A bigger issue is that there is currently a very limited number of apps available for the tablet, roughly 3,000. This pales in comparison to the Android and Apple app space which have hundreds of thousands of apps, although not all are optimized for their tablets. However it is expected that the PlayBook will be able to run Android apps later this year.

BlackBerry development has appeared to be almost an afterthought for many app developers, as highlighted by MLB At Bat 11 which offers the least features for a BlackBerry smartphone. The hope for sports fans is that by now having a bigger screen available, BlackBerry platforms will get more developer love.

Pad Sales Look to Bloom in the Future, Thanks to Sports

So you are debating purchasing a pad, but are concerned with getting burned if it turns out to be a fad. In the past tablets have had a less than stellar history, with a number of major flops after the prerequisite hype predicted them as the wave of the future. So will this time be any different?

The availability of mobile sports, of course, may tip the balance toward the the tablet this time around. Watching a sporting event on a smartphone is nice but it leaves something to be desired — image size for instance. A growing number of sports outlets including Major League Baseball and ESPN offer live content that is optimized for a pad.

This is not just the past revisited in the pad or tablet space. In the past there was little in the way of operating systems optimized for the form factor, so software developers saw no reason to write for the various platforms. And the chips just did not have the power needed to provide the level of processing capabilities needed to drive acceptable video or animation. This is no longer true and you can thank the previous generations of smartphones for paving the way.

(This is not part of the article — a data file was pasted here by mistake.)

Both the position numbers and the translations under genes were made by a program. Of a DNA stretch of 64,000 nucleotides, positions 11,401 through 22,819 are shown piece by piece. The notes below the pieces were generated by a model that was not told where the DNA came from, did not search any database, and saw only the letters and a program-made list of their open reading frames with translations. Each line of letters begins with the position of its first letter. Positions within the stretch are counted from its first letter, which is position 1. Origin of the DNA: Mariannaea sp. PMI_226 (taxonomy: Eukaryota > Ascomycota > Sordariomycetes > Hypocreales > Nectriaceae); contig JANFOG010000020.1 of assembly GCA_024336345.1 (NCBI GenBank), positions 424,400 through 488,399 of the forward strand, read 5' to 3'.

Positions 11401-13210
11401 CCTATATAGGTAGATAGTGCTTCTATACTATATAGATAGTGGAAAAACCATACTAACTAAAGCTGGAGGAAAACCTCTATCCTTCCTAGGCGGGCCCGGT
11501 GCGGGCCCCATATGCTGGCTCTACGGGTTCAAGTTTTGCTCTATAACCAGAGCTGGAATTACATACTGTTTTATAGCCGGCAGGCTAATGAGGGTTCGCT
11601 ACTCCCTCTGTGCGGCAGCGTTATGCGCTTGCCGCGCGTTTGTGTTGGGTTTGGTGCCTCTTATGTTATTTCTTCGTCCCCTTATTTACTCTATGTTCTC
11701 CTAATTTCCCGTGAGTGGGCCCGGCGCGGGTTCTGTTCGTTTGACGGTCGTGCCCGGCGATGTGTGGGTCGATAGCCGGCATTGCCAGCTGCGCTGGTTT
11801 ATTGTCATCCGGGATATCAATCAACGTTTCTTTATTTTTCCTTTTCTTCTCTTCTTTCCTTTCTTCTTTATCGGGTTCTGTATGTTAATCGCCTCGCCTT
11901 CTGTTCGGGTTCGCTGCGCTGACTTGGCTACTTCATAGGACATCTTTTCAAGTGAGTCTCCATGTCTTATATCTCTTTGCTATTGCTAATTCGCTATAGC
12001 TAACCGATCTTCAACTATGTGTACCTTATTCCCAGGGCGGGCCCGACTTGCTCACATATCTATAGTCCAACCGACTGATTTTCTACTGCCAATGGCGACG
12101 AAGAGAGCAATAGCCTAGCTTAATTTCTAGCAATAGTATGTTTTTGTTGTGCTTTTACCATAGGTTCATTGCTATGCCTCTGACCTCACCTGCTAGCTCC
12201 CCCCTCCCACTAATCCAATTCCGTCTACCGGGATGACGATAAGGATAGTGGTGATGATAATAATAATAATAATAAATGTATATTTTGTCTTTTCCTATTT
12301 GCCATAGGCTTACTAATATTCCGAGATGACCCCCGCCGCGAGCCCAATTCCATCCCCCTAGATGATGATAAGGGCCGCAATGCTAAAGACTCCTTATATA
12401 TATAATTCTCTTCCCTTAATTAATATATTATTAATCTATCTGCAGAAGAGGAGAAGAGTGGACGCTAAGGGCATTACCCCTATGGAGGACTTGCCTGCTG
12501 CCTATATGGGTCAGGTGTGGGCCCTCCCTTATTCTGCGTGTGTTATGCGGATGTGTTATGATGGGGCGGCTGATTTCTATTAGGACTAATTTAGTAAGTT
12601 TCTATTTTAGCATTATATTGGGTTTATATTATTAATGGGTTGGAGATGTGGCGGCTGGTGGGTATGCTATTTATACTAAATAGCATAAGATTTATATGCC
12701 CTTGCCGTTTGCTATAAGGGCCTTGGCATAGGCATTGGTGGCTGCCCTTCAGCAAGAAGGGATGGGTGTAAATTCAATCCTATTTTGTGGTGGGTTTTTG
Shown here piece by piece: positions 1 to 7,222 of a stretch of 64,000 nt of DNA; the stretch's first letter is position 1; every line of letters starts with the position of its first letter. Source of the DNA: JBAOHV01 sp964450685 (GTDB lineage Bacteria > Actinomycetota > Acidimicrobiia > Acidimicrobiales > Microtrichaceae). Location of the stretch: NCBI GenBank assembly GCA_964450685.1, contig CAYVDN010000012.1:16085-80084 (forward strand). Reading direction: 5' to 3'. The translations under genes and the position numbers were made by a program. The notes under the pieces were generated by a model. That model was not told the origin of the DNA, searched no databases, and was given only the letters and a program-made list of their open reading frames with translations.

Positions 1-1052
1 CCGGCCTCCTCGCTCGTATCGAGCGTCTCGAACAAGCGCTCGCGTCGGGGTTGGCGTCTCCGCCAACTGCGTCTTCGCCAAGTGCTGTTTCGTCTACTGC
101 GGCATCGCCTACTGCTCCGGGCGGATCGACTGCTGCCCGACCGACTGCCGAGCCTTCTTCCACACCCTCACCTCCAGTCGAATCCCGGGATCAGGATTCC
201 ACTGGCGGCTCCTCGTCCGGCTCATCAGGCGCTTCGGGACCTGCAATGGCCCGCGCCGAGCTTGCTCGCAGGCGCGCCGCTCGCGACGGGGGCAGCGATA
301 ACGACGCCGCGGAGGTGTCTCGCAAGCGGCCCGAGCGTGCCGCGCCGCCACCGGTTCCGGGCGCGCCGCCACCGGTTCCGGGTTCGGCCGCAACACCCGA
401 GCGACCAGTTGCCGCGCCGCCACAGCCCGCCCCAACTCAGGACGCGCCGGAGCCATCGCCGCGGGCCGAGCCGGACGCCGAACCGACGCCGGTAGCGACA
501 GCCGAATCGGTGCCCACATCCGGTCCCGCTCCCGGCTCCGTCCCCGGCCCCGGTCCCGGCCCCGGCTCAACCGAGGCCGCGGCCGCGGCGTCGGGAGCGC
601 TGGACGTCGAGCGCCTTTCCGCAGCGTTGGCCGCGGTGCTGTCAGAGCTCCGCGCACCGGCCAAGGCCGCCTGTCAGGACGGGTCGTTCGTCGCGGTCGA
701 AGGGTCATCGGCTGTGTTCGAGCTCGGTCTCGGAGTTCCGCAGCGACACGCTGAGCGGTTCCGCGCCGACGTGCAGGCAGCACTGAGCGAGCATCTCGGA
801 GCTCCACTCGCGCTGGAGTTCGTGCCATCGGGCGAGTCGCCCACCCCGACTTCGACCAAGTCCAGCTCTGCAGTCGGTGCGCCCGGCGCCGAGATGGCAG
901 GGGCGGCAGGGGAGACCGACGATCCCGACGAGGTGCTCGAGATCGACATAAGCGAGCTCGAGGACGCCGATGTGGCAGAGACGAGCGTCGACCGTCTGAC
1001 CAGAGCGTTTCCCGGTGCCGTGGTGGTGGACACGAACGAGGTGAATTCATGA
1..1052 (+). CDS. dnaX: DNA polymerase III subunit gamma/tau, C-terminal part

Apple’s iPad will be the leader of the pack in the near term

Market research firm Gartner has some pretty bold predictions about this field including that Apple’s iPad will dominate until at least 2015, holding off a strong push by Android developers. This is the reverse of its prediction in the smartphone field where the research company says that Android-based smartphones will dominate by the end of this year.

Overall numbers are expected to grow from approximately 69.8 million units sold worldwide this year to 250 million by 2015. Apple’s share of that is expected to be strong, but decline every year, dropping from an estimated 63.5% market share this year to 47.1% in 2015 while Android will grow from 24.4% now to 38.6% in 2015. The overall richness of the ecosystem such as a host of developers and on the Android side a number of different hardware developers will be major contributors to this growth.

If you are a fan of other operating systems such as Blackberry’s QNX, you are pretty much out of luck in the near term as it will be wallowing in the single digit market share space, along with Hewlett-Packard’s WebOS, which it gained in the Palm acquisition or the open source Linux offering MeeGo. What the smaller market means is less developer interest, so probably fewer new apps or services tailored for those types of pads.

With the growth of these platforms expect more tie-ins with both live TV broadcasts and customized information for pad users as sports franchises, leagues and broadcasters seek to exploit this emerging space.